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Public Hearing Illuminates the Need for Breakfast After the Bell Bill

June 7, 2019 / News

“Our kids look up to you.” – Johnny McInnis, Political Director, Boston Teachers Union.

On Monday, June 3rd, the Joint Committee on Education called a hearing for public feedback on pressing legislation. On the docket, Senate Bill 267 and House Bill 591, “an Act Regarding Breakfast After the Bell,” legislation that would dramatically reduce childhood hunger in high-need schools.

Rise and Shine Massachusetts, a statewide coalition of teachers, parents, hunger relief organizations, and advocates that support school breakfast expansion, showed up in force.

A diverse group of over twenty stakeholders testified in favor of Breakfast After the Bell legislation, including representatives from the Massachusetts Teacher Association, MA Parents United, Boston Public Schools, Project Bread, School Nutrition Association, Food Bank Coalition of Massachusetts, among others.

From left to right: Diane Rosen, Foxboro advocate, Dan McCarthy, GBFB, Filipe Zamborlini, Rosie’s Place, Rep. Vargas (D-Haverhill), Sen. DiDomenico (D-Everett), Rep. Vega (D-Holyoke), Sandy Slavet, Randolph advocate, Rabbi Joseph Mesler, Allison Schnipper, Sharon advocate; Tracey Abrams, Sharon advocate; Aimee Ginden, Sharon advocate.
Rise and Shine Massachusetts advocates and Breakfast After the Bell bill sponsors.

Bill sponsors Representative Andy Vargas (D-Haverhill), Representative Aaron Vega (D- Hampden), and Senator Sal DiDomenico (D-Everett), and other public officials, including Boston City Councilor At-Large Annissa Essaibi George and State Representative Mindy Domb (D-Amherst), also testified to the need for this legislation.

 

“A child who is lacking the most basic of human needs is not in a condition to learn, live and thrive. We have the means to ensure no child goes hungry here in Massachusetts, and we should.” 
– Erin McAleer, President, Project Bread

Boston City Councilor At-Large Annissa Essaibi George testifies to a packed hearing room.

 

Today, there are more than 700 public schools in Massachusetts with 60 percent or more students eligible for free or reduced-price meals. While most students in these schools eat lunch, unfortunately, less than half regularly eat breakfast.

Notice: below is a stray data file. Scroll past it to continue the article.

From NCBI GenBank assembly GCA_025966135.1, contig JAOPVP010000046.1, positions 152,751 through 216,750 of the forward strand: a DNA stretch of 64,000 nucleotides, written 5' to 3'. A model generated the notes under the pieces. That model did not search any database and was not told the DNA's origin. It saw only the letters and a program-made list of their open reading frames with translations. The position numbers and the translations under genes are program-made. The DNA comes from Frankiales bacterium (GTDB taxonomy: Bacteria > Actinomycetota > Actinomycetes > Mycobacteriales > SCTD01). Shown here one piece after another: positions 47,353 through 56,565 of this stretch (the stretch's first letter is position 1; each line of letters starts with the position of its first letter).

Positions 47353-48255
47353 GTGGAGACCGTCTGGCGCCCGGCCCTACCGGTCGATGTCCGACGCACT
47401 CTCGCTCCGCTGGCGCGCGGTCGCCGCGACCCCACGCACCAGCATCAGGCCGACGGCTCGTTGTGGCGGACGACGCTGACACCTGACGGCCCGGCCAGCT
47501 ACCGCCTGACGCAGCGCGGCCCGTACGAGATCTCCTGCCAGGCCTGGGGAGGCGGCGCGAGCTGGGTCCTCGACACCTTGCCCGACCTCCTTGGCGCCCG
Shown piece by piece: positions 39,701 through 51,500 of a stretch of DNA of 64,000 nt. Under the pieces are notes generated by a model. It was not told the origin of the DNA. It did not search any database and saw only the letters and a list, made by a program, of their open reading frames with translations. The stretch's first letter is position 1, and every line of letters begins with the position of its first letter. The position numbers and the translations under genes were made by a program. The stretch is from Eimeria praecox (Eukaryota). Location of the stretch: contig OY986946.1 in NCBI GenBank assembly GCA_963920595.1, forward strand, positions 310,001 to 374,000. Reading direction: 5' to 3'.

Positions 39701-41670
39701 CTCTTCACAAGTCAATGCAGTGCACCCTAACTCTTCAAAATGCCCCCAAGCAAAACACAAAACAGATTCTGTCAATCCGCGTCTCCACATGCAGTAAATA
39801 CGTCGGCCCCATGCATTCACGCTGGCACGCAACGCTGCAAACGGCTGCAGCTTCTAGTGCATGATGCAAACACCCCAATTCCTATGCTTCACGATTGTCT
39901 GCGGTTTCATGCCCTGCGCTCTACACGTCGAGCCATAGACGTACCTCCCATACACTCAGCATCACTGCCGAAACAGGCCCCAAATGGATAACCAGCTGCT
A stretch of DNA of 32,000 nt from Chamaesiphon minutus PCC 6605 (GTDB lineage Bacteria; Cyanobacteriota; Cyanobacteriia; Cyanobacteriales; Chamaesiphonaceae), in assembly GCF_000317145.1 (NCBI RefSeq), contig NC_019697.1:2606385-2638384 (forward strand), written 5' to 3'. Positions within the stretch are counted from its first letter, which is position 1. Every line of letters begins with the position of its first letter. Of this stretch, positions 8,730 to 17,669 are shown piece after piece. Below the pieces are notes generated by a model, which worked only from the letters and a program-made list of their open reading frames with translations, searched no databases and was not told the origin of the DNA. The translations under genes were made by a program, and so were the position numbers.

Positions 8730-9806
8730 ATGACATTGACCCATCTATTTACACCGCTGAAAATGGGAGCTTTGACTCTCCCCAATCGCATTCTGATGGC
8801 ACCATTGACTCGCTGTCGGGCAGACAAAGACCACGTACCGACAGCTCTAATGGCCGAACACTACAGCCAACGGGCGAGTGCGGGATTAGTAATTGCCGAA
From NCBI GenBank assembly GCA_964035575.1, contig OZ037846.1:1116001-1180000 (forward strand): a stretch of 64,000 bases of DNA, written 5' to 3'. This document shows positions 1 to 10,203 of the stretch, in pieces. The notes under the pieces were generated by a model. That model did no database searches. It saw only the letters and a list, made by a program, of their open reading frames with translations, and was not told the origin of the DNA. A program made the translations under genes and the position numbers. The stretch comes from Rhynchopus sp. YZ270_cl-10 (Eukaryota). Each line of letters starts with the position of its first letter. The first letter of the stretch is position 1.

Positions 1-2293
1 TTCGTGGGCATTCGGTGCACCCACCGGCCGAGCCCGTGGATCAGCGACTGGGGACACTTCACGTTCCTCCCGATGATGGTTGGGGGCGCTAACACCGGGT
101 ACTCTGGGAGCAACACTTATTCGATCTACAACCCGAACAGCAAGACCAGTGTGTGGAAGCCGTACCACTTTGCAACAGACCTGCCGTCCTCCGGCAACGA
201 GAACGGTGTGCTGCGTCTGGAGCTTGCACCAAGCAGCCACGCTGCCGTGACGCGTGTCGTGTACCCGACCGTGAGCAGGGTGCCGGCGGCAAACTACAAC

“I have seen firsthand the positive impact that this program has had in our district. It is a wraparound support that we can provide to our students help overcome the challenge of hunger; a barrier that otherwise would keep them from being ready to learn and have a negative impact on their academic success.”
– Daniel Warwick, Superintendent, Springfield Public Schools

Kali Coughlin, Worcester County Food Bank, reads students’ answers to “why school breakfast matters.”

The state budget attempted to move districts and schools towards implementing Breakfast After the Bell. However, we are not confident the budget mandate is the best for school stakeholders and believe passing the bill into law is the best way to ensure equitable and consistent access to school breakfast for children in need.

This legislation provides a sustainable approach that helps schools achieve this goal with clear guidelines, a roll-out plan, and administrative support. By enacting this bill into law, 150,000 students in the Commonwealth will have increased access to school breakfast.

“While houses of faith can supplement anti-hunger efforts in our communities, we need a systematic approach to address childhood hunger. Clergy of many faiths support the Rise and Shine Massachusetts coalition in urging you to support this critical piece of legislation in the fight to end childhood hunger in our state.”
– Rabbi Joseph Mesler, Temple of Sinai

As the Joint Committee on Education now deliberates, we ask for your continued support and advocacy. The Committee is still accepting testimony from impacted stakeholders and the public. Please contact the members of the Joint Committee on Education and urge them to pass S.267 and H.591.

Not sure what to say or how to submit testimony? Don’t worry! We’ve got you covered. Check out our blog post with a sample testimony template, instructions on how to submit either in-person or written testimony, and talking points!

 

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